Mars will be closest to the Earth in a decade and a half on the night of July 31, 2018.
By mid-August, the planet will become fainter as Mars and Earth travel farther away from each other in their orbits around the sun.
That year also marked the closest that Mars had come to Earth since the Stone Age - and on Tuesday, it will come the closest it has since then.
You can see Mars with your own eyes before dawn on Tuesday (weather permitting) by looking to the southwestern sky.
This will also be the closest the red planet comes to Earth until October 2020.
This gives it its best visibility and for stargazers is a must-see because it will not be visible again until the year 2033.
So why does this happen?
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The event happens because like all the other planets in the solar system, the Earth and Mars have oval-shaped orbits.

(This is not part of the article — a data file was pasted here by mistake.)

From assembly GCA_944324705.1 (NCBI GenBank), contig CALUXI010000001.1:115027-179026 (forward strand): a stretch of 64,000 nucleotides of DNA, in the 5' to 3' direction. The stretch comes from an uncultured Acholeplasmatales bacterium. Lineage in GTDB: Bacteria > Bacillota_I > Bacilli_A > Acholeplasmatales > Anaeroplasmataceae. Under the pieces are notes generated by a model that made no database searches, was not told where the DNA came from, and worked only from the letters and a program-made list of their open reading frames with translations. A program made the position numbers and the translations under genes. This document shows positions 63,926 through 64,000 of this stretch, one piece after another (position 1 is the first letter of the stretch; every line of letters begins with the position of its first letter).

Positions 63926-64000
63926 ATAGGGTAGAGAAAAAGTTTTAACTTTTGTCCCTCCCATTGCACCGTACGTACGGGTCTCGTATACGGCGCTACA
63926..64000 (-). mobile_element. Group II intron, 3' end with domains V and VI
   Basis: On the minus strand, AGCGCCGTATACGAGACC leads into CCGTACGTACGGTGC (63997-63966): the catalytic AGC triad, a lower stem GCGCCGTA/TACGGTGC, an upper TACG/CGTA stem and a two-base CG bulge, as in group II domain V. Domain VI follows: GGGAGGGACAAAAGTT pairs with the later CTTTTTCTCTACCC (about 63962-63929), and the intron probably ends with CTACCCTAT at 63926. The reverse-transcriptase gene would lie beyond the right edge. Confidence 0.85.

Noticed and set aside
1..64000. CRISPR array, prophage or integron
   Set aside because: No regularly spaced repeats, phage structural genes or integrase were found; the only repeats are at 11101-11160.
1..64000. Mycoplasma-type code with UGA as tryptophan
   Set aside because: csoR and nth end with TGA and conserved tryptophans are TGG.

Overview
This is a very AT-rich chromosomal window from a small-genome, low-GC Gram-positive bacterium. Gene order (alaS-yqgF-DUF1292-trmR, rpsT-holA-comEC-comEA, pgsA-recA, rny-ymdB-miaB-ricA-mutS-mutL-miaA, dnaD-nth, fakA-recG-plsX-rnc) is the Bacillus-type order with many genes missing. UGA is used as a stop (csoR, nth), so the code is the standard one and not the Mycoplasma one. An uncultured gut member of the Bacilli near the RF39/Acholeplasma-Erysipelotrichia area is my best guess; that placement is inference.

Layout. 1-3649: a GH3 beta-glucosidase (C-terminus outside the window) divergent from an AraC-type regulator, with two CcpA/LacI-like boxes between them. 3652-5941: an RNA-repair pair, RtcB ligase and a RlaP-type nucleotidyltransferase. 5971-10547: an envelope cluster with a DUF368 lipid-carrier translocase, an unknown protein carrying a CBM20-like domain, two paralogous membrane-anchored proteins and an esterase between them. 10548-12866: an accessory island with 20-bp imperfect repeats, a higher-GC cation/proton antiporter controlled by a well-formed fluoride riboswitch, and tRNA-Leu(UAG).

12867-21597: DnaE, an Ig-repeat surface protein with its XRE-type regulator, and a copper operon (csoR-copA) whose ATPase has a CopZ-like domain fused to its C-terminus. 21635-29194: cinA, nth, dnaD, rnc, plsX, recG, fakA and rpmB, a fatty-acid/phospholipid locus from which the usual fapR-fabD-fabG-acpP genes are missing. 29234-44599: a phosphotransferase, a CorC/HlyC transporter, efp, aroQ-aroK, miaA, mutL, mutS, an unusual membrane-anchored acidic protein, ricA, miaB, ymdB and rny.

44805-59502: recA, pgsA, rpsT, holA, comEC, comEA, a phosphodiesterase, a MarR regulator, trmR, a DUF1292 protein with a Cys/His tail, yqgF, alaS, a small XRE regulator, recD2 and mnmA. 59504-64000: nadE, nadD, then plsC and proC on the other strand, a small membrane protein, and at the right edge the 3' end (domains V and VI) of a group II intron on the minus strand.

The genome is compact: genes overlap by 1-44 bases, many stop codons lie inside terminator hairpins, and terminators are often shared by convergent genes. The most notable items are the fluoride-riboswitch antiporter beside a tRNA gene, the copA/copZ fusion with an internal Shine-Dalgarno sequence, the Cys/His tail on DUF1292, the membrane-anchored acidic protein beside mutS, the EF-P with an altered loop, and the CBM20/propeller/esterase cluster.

NASA estimates the 2003 "opposition" was the closest approach by Mars in nearly 60,000 years. The two planets will be just 57.6 million kilometres apart.
An illustration showing Mars and the Moon in "opposition" to Earth.
But the dust reflects sunlight, which enables Mars to appear even brighter from Earth, Mr Nagle says.
The total lunar eclipse on Friday will be visible in Australia, Africa, Asia, Europe and South America. You will need a telescope with a large lens (6- to 8-inch in size) to be able to see the planet, and even then the clouds may obstruct your view.
However, for all the space enthusiasts out there, you can still witness the phenomenon in all its glory as NASA's Griffith Observatory is hosting a live stream on YouTube. It will be brighter than the gas giant Jupiter and as bright as Saturn in the night sky.